Library Technology Industry Reports

Marshall Breeding authored the annual Automation Marketplace feature published in the April 1 issue of Library Journal from 2002-2013 and the Library Systems Report published by American Libraries beginning in 2014. The full text of each of these articles is availble from Library Journal and American Libraries.

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Informe sobre sistemas para bibliotecas 2014: Competencia y Cooperación Estratégica
May 15, 2014
The library technology industry saw sharp competition in 2013, with a wide range of products vying to fulfill ever-rising expectations. To better position themselves for this critical period during which many libraries are considering options for their next phase of technology, a significant number of major vendors worked to extend their global reach, streamline internal organizations, and complete ambitious product developments. Competition has intensified for the applications used by library personnel to manage the collections and automate their operations, including the new generation of library services platforms as well as enhanced integrated library systems. Discovery services continues as a major area of activity, seen by libraries as especially critical given their intimate connections with customers, serving as one of the main delivery vehicles for access to collections and services.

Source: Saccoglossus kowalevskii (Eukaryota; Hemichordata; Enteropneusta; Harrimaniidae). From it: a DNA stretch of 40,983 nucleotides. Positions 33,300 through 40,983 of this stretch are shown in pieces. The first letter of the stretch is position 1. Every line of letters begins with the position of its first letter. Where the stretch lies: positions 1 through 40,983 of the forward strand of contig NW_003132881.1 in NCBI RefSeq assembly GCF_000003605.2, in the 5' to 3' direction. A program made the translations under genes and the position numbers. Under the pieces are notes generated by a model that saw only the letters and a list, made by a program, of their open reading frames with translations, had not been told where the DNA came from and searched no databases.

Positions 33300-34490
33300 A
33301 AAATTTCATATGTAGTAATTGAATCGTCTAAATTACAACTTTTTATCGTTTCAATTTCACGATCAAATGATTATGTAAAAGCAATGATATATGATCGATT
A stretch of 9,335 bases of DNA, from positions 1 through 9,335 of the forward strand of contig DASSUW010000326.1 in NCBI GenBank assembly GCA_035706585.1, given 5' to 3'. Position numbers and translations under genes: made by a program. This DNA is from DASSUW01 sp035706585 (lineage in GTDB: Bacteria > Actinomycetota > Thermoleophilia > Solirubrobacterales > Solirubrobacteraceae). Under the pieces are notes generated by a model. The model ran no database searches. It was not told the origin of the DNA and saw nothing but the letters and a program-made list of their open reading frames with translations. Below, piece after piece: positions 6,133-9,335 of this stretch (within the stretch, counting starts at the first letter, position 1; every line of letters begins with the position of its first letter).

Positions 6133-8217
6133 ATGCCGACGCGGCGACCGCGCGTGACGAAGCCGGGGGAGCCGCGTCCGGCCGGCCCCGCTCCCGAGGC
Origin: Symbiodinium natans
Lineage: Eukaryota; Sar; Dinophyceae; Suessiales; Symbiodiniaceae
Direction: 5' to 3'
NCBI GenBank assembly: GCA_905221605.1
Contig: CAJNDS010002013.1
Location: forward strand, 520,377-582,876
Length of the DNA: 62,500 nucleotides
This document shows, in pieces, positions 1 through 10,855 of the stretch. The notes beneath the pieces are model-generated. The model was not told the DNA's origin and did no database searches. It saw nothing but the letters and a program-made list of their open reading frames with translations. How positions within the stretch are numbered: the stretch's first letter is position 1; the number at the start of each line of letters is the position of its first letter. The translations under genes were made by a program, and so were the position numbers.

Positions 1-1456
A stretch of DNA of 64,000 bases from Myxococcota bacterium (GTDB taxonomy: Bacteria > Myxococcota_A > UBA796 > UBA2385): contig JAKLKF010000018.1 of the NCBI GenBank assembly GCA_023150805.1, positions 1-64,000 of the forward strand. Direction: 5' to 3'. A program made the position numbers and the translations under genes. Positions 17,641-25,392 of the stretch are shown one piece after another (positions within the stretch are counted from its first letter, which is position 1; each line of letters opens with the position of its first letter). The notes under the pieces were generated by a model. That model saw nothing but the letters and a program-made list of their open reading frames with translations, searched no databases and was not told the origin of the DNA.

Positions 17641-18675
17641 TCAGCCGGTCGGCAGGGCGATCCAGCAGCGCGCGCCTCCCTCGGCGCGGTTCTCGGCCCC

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تقر ر أنظمة المكتبات 201
May 5, 2014
The library technology industry saw sharp competition in 2013, with a wide range of products vying to fulfill ever-rising expectations. To better position themselves for this critical period during which many libraries are considering options for their next phase of technology, a significant number of major vendors worked to extend their global reach, streamline internal organizations, and complete ambitious product developments. Competition has intensified for the applications used by library personnel to manage the collections and automate their operations, including the new generation of library services platforms as well as enhanced integrated library systems. Discovery services continues as a major area of activity, seen by libraries as especially critical given their intimate connections with customers, serving as one of the main delivery vehicles for access to collections and services.

Click to view article from Library Journal Breeding, Marshall
Library Systems Report 2014: Competition and strategic cooperation
April 15, 2014